- Part 2: Combined legacy– After determining the hypothetical value of the IRA when it would be transferred to the beneficiary and having the client name a tax-exempt charity as the IRA beneficiary, have the client use IRA RMDs to help pay for a life insurance policy equal to the estimated peak value of the IRA. Loved ones can be named as beneficiaries of the policy and as explained, based on current tax law, typically would receive the death benefits income tax-free.
As result of utilizing the combined legacy approach, the total wealth transferred may exceed three times the amount of net after-tax IRA inheritance in the “current scenario” described earlier and the income taxes will have been eliminated. The life insurance policy beneficiary would receive the full death benefit (equal to the estimated IRA value), income tax-free. The charitable IRA beneficiary would receive the full value of the IRA income tax-free at the IRA owner’s death. Zero taxes would be paid on either the IRA or the life insurance policy.
Fees and charges, if applicable, are not reflected in the descriptions of solutions No. 1 and No. 2 and would reduce the amounts described. As stated, income taxes on tax-deferred accounts are payable upon withdrawal. Also, federal restrictions and a 10 percent federal early withdrawal penalty may apply to withdrawals before age 59½. This information is hypothetical and only an example; it does not reflect the return of any investment and is not a guarantee of future income.
It’s just good to know details that may factor into potential solutions, whether for affluent clients or wealthier ones.
4. Help the super affluent plan for estate taxes
Having covered some strategies designed for affluent and super-affluent clients alike, let’s hone in on another potential role of life insurance for the latter group. In my experience, consumers with $5 million or more in investible assets tend to view life insurance as especially useful in estate tax planning strategies.
With reasonable estate planning, estate taxes typically are paid on the death of the second spouse. If the client’s children were to face a $1 million federal estate tax bill and $1 million were available in an investment account, they could simply write a check to pay the bill. Alternatively, if the client has funded a $1 million second-to-die insurance policy at pennies on the dollar over the years, using the policy’s proceeds may be a more cost-efficient way to pay the estate taxes than writing a check on the investment account.
I’ve observed, however, that many consumers are disinclined to purchase life insurance to leverage in estate tax planning strategies if the product lacks guarantees. Not every second-to-die policy offers lifetime guarantees, even though sales of UL products with lifetime guarantees rose from January to March of this year. Such products are available “because people like guarantees,” as LL Global, Inc. (parent organization of LIMRA and LOMA) shared in its U.S. Retail Individual Life Insurance Sales, First Quarter 2015 report.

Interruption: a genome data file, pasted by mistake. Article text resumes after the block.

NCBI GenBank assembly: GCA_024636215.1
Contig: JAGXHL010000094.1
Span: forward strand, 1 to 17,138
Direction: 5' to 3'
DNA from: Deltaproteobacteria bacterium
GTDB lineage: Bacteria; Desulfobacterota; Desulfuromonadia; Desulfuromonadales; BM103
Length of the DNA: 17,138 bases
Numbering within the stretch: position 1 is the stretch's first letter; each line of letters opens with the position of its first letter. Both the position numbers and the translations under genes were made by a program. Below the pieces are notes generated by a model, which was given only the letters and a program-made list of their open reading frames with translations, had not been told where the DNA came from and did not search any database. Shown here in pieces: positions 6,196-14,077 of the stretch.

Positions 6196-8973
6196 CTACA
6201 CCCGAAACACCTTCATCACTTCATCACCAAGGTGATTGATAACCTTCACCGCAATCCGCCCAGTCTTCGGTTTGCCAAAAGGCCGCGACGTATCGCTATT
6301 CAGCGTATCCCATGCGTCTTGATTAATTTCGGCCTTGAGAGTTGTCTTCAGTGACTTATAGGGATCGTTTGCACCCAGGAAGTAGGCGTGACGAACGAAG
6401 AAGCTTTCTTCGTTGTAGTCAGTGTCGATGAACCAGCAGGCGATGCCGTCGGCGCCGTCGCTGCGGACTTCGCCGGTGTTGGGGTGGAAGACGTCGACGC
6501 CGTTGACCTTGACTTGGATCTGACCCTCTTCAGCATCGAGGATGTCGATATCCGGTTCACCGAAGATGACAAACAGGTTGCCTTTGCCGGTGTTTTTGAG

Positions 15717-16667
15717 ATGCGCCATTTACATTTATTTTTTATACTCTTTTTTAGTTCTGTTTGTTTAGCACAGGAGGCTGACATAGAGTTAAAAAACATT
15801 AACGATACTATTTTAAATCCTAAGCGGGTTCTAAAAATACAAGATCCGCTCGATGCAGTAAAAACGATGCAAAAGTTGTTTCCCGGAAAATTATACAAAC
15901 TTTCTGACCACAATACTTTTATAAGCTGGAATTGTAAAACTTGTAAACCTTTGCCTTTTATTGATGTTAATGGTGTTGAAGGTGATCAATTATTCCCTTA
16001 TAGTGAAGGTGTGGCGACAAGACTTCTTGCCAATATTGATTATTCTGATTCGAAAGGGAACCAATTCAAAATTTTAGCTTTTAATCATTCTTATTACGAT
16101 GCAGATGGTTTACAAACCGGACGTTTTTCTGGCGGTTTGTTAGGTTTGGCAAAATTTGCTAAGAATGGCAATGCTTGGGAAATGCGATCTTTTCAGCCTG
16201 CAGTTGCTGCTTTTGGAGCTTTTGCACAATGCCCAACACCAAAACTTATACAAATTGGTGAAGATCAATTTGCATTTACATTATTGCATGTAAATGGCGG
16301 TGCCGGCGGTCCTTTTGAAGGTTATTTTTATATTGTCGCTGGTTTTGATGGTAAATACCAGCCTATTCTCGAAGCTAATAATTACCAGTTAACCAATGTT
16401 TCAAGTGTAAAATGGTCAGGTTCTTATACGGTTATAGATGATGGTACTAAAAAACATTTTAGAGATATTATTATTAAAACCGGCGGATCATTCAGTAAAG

5. Look for guarantees and optionality
The guarantees and optionality of some second-to-die policies are designed to help provide more control and peace of mind during uncertain economic times. Among the features to seek are guaranteed death benefit protection; a flexible continuation guarantee that allows policy owners to select their guarantee period and premium-funding period; guaranteed cash value accumulation that provides flexibility if needed in the future (although accessing cash values may affect the continuation guarantee); and pro-rata adjustments on partial withdrawals that allow the policy to remain in force with a proportionally reduced death benefit, cash values and guaranteed premium.
Be sure to share with the client that the guarantees of survivorship life products are backed by the claims-paying ability of the issuing insurance company, and are subject to the policy’s terms and conditions. Partial withdrawals or loans typically will reduce the death benefit and cash value, and could reduce the duration of coverage. Partial withdrawals may be taxed as regular earnings and therefore, as explained, clients should consult a tax advisor when considering their own situations. It’s important for the tax expert to determine whether a transaction is a taxable event.
Ultimately, however, when planning with clients for estate tax obligations, I believe you’ll find a survivorship life policy featuring guarantees and optionality to be a sound financial decision for clients who can purchase such a policy.
6. Share other solutions with the affluent
Federal estate taxation is not customarily an issue for clients with less than $5 million in investible assets, but they may face other challenges for which strategically leveraged life insurance might be an appropriate solution. For example, a small business owner might purchase a universal life insurance policy with a goal to help equalize the transfer of his or her estate among various family members helping to run the company and beneficiaries who are not involved with it.
Similarly, for today’s modern, blended families, a UL product might be used to equalize an estate between a client’s natural children, kids who have come into the family through remarriage, a special needs grandchild, etc. Also, a permanent life insurance contract, when suitably funded and structured with a package of living benefit riders, may help counter financial risks of longevity and chronic illness (for policy holders who meet the rider eligibility criteria).
Whether working with affluent or super-affluent consumers, seize the opportunity to enhance their understanding of the powerful potential for life insurance strategies to help mitigate income or estate taxation, facilitate efficient wealth transfer, and impart a larger legacy to loved ones or a beloved charity. Innovative solutions are at the ready.